Could this friends and family stock issue be more misunderstood? An incredible number of you e-mailed me and said that my position --
that F&F must go -- would hurt the little guy.
The little guy? Oh, please! That is just plain ridiculous. The little guy would benefit much more from a lottery that allowed him in than from friends and family. Funny thing, but the people who get this stock tend to be wealthy people and they give the stock to other wealthy people or to people who would help the business.
Another group of critics said that F&F stock rewards some people who took risks in doing business with you. Hold it, that's just business. And the rewards belong to the companies the people work for, not the people themselves, especially if the companies are public.
When it comes to matters like this, I always default to a simple standard: what would it look like if you disclosed the recipients. Would it be embarrassing? I think in most cases it would be. So at a minimum, if we can't ban F&F we should at least demand that the handout/kickback be disclosed so we can find out what kinds of deals may have been made to further a company's growth. That would be a simple but positive change.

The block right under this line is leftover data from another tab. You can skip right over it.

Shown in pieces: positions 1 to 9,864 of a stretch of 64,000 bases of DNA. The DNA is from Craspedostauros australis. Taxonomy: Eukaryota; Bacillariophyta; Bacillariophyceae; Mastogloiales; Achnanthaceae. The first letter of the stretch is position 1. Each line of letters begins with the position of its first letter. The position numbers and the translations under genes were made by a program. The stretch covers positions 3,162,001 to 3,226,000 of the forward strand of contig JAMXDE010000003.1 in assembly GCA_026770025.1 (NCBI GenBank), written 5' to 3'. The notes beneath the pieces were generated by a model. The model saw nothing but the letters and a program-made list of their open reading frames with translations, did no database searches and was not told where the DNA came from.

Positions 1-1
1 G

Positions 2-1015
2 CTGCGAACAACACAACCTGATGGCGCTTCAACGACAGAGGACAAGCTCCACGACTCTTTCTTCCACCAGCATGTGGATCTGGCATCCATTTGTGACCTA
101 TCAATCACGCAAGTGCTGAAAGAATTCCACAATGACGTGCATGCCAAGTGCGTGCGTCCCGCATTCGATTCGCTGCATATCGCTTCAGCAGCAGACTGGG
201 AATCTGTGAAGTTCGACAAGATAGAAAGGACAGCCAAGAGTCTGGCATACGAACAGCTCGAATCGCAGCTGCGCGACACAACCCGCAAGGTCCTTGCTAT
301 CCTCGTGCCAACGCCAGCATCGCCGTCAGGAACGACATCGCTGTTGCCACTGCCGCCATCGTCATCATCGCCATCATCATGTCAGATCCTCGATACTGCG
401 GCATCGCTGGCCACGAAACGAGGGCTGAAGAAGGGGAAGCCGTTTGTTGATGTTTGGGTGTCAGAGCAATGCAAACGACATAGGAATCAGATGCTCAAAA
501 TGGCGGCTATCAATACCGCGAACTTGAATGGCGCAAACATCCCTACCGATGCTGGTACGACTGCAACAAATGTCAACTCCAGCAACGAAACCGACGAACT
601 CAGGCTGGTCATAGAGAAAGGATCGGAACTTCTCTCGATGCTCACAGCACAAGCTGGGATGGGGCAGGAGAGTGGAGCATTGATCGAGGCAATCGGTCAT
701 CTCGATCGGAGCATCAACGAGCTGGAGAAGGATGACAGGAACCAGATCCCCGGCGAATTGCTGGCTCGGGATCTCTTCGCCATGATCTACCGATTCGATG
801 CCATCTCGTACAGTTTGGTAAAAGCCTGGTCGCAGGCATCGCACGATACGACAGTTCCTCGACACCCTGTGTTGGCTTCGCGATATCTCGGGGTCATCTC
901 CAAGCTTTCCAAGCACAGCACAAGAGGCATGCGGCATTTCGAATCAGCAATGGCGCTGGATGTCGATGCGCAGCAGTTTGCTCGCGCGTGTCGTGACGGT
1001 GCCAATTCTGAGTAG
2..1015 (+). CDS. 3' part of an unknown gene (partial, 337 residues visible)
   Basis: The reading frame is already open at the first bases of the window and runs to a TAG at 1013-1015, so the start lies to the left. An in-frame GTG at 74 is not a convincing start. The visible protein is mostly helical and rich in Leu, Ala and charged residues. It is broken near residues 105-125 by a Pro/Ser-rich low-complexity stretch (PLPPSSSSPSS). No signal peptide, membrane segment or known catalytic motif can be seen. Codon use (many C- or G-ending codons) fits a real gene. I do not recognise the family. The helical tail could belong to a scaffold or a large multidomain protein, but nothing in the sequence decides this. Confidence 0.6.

Speaking of F&F,
's Melanie Warner is not the only one who deserves credit for bringing this issue to light. Back in October of last year, Scott Thurm of
The Wall Street Journal
penned a very hard-hitting piece looking at this issue, breaking a ton of ground on the subject. I regret that I didn't remember that piece -- which talked about
-- when I wrote my praise this weekend.
James J. Cramer is manager of a hedge fund and co-founder of TheStreet.com. At time of publication, his fund had no positions in any stocks mentioned. His fund often buys and sells securities that are the subject of his columns, both before and after the columns are published, and the positions that his fund takes may change at any time. Under no circumstances does the information in this column represent a recommendation to buy or sell stocks. Cramer's writings provide insights into the dynamics of money management and are not a solicitation for transactions. While he cannot provide investment advice or recommendations, he invites you to comment on his column at